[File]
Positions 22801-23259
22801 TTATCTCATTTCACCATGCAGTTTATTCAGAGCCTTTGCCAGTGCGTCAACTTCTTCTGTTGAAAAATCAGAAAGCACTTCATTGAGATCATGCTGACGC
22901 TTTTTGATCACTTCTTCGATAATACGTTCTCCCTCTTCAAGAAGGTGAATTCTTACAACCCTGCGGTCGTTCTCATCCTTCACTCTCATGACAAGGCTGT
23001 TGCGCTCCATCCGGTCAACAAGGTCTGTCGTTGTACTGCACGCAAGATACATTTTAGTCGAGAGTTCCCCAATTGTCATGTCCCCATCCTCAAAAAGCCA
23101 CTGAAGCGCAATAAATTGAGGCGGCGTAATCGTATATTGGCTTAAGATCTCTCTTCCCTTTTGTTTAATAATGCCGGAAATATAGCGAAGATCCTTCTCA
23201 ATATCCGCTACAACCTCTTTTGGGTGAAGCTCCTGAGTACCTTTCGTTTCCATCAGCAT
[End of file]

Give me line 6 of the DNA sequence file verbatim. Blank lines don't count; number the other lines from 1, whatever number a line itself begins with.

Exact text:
23201 ATATCCGCTACAACCTCTTTTGGGTGAAGCTCCTGAGTACCTTTCGTTTCCATCAGCAT